MasterDrive South Africa: Dying for a delivery

MasterDrive South Africa : Dying for a delivery

Growth in deliveries saw a massive increase during the pandemic. In 2020 alone, there was a 30% increase. As we head into the Festive Season, the number of delivery and just-in-time drivers will again increase significantly as more purchases are made.

The CEO of MasterDrive, Eugene Herbert, advises giving your drivers extra support during this time. “Delivery drivers face significant pressure on a daily basis and now as more people rely on deliveries, this will increase more. In the USA in 2019, delivery and truck drivers experienced the highest number of fatal on-the-job with nearly 2 000 drivers losing their lives.

“While organisations also face pressure to deliver on customer demands be cautious of neglecting training during this time. With the wide variety of ways in which training can be delivered from eLearning to training snippets like MasterDrive’s Toolbox Talks, businesses can still provide support in areas identified as high risk.”

During the Festive Season place extra emphasis on training solutions that address common accident scenarios:

  1. Parking

Backing out of parking spaces are prime opportunities for incidents. “This is the reason MasterDrive advocates reverse parking so that there is a clear view when leaving a parking space. Instruct drivers to assess available spots and select one that does not require reversing,” says Herbert.

  1. Manoeuvring

Drivers face difficult sharp turns, narrow roadways and tight entries during deliveries. “Require drivers or co-drivers to get out of their vehicles and walk the path like one would do when off-roading. This helps one quickly determine the best route, avoid difficulty when leaving and identify potential hazards.”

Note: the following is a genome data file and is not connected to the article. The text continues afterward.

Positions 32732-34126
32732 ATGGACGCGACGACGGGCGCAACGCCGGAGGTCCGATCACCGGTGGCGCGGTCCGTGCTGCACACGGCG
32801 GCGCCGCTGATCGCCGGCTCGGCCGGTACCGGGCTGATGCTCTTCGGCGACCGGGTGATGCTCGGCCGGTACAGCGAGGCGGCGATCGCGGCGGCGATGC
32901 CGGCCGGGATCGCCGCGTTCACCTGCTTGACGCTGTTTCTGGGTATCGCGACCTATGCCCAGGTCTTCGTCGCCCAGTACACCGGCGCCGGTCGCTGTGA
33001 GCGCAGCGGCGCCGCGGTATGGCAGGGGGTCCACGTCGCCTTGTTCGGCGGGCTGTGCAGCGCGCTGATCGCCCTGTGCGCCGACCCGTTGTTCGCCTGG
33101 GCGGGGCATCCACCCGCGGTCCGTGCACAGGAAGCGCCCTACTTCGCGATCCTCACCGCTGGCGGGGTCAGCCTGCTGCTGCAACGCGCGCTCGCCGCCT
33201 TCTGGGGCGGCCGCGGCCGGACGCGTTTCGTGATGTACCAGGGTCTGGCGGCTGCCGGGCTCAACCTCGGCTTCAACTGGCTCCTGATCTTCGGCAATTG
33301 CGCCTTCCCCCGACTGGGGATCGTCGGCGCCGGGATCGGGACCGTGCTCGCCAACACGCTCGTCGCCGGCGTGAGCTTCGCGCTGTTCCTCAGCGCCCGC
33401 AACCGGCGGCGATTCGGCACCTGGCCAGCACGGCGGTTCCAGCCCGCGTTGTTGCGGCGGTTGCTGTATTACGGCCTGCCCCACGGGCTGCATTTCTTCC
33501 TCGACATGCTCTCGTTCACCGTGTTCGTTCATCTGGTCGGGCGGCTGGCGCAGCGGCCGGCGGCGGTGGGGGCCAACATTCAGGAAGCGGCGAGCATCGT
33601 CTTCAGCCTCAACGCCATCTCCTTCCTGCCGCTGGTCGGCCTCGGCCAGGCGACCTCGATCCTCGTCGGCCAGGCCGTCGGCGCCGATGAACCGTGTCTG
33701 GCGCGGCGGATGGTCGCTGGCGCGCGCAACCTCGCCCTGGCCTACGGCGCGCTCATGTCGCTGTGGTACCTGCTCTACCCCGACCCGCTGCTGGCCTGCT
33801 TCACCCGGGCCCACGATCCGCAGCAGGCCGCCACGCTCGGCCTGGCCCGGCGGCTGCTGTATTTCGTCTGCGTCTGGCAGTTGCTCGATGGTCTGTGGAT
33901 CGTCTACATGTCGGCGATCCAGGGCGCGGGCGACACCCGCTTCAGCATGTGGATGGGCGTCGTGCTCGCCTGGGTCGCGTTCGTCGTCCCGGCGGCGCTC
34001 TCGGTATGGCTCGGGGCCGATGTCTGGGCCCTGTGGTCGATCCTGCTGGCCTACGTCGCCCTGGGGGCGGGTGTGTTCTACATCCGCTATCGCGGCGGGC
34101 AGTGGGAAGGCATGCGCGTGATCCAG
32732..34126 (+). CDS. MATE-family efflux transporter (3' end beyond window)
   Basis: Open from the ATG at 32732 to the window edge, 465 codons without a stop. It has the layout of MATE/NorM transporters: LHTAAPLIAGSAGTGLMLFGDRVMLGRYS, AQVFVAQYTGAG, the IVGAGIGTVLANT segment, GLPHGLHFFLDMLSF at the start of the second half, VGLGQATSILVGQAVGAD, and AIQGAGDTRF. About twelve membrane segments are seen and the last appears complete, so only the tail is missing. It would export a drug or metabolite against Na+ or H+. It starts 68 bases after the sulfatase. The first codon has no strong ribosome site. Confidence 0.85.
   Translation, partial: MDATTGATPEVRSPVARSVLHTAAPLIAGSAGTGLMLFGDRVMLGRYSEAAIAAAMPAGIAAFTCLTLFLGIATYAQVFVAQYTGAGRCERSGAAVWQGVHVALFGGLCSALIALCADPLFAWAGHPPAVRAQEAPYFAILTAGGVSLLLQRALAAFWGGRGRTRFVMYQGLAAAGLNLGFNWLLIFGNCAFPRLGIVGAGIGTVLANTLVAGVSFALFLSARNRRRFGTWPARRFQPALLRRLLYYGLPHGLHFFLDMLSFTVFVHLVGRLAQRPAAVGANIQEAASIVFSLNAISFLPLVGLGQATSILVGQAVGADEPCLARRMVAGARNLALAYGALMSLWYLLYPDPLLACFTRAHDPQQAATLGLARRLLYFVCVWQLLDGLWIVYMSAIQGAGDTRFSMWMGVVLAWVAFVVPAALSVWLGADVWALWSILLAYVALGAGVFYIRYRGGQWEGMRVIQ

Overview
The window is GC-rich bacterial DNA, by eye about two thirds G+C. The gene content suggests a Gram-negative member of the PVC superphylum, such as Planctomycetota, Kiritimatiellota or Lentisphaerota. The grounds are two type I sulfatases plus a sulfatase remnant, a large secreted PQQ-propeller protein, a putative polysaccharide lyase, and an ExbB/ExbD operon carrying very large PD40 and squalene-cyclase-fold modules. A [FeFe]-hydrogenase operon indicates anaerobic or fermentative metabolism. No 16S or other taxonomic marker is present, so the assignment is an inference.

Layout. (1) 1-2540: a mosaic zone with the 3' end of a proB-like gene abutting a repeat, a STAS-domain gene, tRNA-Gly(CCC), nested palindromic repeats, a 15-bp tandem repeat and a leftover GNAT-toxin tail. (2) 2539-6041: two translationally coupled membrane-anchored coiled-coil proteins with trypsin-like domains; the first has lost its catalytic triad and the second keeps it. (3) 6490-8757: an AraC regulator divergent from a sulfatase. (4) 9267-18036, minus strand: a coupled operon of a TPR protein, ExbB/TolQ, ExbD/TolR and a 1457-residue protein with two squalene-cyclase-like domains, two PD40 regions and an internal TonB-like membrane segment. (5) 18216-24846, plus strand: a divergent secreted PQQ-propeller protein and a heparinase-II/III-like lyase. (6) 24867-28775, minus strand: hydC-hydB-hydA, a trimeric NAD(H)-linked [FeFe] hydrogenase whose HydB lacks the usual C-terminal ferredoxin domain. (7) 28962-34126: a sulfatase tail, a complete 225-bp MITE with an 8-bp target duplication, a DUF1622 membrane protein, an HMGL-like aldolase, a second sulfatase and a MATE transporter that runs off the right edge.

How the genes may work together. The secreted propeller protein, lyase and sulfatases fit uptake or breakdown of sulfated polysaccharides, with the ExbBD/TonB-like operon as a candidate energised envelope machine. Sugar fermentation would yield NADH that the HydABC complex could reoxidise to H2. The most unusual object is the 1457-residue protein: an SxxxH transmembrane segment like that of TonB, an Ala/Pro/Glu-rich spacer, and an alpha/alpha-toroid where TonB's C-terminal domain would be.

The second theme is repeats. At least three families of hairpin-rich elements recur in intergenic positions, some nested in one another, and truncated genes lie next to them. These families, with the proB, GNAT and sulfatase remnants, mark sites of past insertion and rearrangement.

1. Stationary safety

South African delivery drivers, particularly those delivering high-end goods, also face carjacking and robbery risks. “Remind drivers about safety procedures implemented to safeguard them and the importance of adhering to these when crime is on the rise. Provide extra guidance and reminders on minimising this risk as far as possible.”

  1. Re-entering traffic

Drivers need to navigate re-entering traffic multiple times a day. “Train drivers to always enter traffic with a ‘buffer’ around them. Should something go wrong, there is space to take evasive action. Training should also provide guidance on optimal usage of mirrors, not rushing into traffic and to be aware of changing conditions.”

  1. Loadshedding

Consider the impact loadshedding has on both drivers and delivery schedules. Account for the time constraints it creates so no undue pressure is placed on drivers. Train drivers to navigate intersections during loadshedding. Unfortunately, in South Africa, driver impatience and frustration blurs decision-making. Identify common causes of collisions in intersections during loadshedding and help drivers lessen their risk.”

Implement extra training initiatives during the Festive Season so that it is not one of tragedy and loss for your employees, their families and the organisation.

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